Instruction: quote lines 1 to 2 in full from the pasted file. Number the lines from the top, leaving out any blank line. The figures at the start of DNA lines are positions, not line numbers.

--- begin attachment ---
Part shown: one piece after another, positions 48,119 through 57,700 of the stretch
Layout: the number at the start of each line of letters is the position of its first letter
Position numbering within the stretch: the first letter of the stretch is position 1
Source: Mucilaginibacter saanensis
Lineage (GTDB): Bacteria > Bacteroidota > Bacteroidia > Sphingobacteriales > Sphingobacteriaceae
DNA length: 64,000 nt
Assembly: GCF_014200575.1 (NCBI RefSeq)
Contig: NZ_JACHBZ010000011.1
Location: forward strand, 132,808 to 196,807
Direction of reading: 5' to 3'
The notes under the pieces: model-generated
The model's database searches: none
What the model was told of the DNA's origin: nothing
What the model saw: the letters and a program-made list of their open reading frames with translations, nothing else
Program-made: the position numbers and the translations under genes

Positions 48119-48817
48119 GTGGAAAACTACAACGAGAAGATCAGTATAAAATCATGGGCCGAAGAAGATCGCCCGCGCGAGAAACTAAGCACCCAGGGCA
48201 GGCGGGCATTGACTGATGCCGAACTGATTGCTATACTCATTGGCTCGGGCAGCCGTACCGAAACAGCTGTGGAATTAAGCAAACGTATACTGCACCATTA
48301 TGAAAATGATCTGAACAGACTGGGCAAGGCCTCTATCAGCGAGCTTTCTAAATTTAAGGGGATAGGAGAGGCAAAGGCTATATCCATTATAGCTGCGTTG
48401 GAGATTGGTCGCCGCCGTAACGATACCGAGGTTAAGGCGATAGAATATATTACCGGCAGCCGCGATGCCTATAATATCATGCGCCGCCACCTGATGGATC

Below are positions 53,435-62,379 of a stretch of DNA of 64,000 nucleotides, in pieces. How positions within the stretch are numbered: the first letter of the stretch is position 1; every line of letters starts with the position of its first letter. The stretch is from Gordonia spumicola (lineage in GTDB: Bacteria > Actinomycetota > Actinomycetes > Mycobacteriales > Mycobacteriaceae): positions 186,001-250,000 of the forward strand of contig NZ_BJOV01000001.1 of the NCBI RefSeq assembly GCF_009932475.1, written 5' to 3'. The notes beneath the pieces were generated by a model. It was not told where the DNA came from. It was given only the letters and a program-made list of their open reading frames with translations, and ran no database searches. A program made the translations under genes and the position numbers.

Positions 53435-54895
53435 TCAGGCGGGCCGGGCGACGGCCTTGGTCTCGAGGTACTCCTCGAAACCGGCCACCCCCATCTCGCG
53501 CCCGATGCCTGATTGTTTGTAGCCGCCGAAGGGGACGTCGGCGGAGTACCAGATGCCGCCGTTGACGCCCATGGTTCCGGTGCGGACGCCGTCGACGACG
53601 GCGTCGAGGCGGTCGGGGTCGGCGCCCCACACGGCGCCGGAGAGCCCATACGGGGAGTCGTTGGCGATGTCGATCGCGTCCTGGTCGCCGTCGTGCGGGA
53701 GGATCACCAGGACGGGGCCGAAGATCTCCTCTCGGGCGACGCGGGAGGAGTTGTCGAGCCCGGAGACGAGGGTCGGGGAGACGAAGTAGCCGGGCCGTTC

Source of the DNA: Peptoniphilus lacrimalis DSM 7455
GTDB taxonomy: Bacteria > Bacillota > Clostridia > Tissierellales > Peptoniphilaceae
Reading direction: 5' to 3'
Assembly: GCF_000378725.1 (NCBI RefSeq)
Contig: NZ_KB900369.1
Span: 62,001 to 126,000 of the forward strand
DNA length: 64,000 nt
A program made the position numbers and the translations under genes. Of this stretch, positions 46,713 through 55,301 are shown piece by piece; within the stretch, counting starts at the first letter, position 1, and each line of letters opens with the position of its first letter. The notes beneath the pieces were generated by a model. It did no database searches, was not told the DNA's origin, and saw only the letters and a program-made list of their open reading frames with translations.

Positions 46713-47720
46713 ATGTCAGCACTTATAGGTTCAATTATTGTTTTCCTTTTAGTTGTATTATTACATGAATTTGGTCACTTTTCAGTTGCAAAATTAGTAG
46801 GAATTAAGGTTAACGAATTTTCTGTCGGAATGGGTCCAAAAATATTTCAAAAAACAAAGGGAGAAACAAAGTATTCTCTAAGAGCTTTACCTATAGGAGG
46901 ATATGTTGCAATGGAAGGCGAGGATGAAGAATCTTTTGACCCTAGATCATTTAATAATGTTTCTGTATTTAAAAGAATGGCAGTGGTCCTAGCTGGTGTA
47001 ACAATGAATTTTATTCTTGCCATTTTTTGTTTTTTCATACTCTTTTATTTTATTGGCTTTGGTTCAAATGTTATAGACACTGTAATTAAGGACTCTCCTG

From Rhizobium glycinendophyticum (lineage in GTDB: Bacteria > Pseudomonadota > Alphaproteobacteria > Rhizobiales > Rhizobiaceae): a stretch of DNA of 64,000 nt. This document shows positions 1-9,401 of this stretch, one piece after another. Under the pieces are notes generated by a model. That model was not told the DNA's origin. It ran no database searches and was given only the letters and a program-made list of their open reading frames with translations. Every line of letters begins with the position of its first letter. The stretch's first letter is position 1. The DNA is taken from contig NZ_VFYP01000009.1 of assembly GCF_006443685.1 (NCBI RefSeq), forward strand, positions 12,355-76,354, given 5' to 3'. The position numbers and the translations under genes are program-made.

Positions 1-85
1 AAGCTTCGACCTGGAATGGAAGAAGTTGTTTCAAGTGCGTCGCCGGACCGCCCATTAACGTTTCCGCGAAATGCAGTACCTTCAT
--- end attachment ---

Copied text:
Part shown: one piece after another, positions 48,119 through 57,700 of the stretch
Layout: the number at the start of each line of letters is the position of its first letter